After being traded as a minor league prospect by the Seattle Mariners, Varitek played his entire major league career for the Boston Red Sox. A three-time All-Star and Gold Glove Award winner at catcher, and a Silver Slugger Award winner, Varitek was part of both the 2004 World Series and 2007 World Series Championship teams. In December 2004 he was named the captain of the Red Sox, only their fourth captain since 1923.[1] He was a switch-hitter.  Varitek is one of only two players in the history of the sport to have played in the World Championship game of the Little League World Series, in the National Championship game of the College World Series, and in the Major League World Series. Varitek stands alone as the only baseball player in history to have played in the three aforementioned World Series along with playing in either the Olympic Baseball team or in the World Baseball Classic (he actually played in both the Olympics and the World Baseball Classic).  Varitek caught an MLB-record four no-hitters. Varitek played five summers in the Cape Cod Baseball League with the Hyannis Mets. He was drafted 21st overall in the first round by the Minnesota Twins in 1993, but opted to return for his senior year of college. Following graduation, Varitek signed with agent Scott Boras and was drafted by the Seattle Mariners in the first round of the 1994 amateur draft.  He was traded with Derek Lowe to the Red Sox during the 1997 season in return for reliever Heathcliff Slocumb, often cited as one of the best trades in the Red Sox's favor in recent history.  Varitek was called up for a single game on September 24, 1997, collecting a single in his only at bat.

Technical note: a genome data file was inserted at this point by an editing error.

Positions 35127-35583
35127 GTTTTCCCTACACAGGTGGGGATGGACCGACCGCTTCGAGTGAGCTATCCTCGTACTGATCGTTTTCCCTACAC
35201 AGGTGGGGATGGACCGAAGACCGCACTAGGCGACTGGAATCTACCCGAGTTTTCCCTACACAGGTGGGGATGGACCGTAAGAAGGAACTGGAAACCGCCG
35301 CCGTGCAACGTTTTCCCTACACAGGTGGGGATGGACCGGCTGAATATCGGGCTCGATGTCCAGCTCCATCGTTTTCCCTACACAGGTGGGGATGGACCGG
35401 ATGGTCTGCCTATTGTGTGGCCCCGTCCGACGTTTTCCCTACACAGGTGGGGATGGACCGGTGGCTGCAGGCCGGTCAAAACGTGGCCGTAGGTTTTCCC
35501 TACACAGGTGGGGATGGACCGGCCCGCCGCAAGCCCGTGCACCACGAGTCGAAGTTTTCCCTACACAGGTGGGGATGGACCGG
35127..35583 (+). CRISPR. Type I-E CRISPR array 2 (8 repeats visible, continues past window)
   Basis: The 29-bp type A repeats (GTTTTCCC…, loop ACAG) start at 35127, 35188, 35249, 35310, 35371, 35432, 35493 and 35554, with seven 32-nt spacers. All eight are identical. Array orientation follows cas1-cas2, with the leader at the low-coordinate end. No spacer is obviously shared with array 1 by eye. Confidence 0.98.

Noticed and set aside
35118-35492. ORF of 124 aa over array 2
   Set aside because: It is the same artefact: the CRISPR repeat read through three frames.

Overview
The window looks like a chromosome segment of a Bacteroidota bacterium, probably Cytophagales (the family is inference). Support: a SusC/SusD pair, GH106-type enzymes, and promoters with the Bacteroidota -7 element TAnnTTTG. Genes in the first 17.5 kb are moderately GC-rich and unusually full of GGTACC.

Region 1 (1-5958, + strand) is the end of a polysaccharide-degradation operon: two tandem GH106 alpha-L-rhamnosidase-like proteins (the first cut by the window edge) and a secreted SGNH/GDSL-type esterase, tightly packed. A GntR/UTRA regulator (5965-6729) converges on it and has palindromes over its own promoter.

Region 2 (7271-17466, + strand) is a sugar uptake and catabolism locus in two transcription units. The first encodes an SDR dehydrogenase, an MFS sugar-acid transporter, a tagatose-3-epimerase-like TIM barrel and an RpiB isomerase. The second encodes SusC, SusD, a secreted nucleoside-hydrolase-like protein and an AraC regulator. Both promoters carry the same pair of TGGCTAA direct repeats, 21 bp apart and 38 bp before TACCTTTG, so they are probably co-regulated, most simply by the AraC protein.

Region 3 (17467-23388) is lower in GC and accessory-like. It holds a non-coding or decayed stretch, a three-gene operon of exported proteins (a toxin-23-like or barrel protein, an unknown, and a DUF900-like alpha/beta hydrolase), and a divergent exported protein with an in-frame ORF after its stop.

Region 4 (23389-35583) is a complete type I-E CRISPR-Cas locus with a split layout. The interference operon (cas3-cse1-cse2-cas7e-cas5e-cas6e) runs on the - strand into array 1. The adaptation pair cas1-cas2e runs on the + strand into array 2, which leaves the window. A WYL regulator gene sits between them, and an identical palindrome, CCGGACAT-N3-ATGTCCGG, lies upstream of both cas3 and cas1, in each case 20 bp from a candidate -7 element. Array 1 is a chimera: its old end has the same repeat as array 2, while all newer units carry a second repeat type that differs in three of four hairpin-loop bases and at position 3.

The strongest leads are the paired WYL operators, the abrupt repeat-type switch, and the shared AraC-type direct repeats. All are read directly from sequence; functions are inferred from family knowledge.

During the 1998 season, Varitek split time with incumbent catcher Scott Hatteberg playing in 86 games. Varitek showed signs of things to come in the season, and with a strong spring training following the season, Varitek earned the starting catcher position. 1999 was a breakout year for the catcher. Varitek played in 144 games, hitting for a .269 average, with 20 home runs and 76 RBIs.  Looking forward on building more success from the year before, the 2000 season was a disappointment offensively. Prior to the 2001 season, Varitek signed a 3-year, $14.9 million contract with Boston. Varitek went on a hitting hot streak, having a .310 average at one point and on May 20, 2001, he homered three times in a single game before a broken left elbow injury sidelined the catcher for nearly the rest of the season, as Varitek dove to catch a foul ball on June 7. Varitek returned to the Red Sox lineup fulltime in the 2002 season. Despite not reaching his full offensive potential, pitchers and coaches alike began to notice how much Varitek's preparation and knowledge of the game was helping the pitchers. His study habits and extra hours of work with pitchers would soon become his defining attribute. Varitek and the Red Sox entered the 2003 season with a renewed fire to reach the playoffs after missing in the previous three years. Varitek instantly became a leader in the clubhouse which management tried to portray as working class.  The Red Sox earned a Wild Card berth and their first playoff appearance since 1999, before losing the 2003 ALCS to the New York Yankees. In 2004, Varitek compiled a career-high .296 batting average with 18 home runs and 73 RBI. During a nationally televised game on July 24, 2004, Varitek shoved his glove into the face of the Yankees' Alex Rodriguez after Rodriguez was hit by a pitch and gestured towards pitcher Bronson Arroyo, saying "Fuck you!"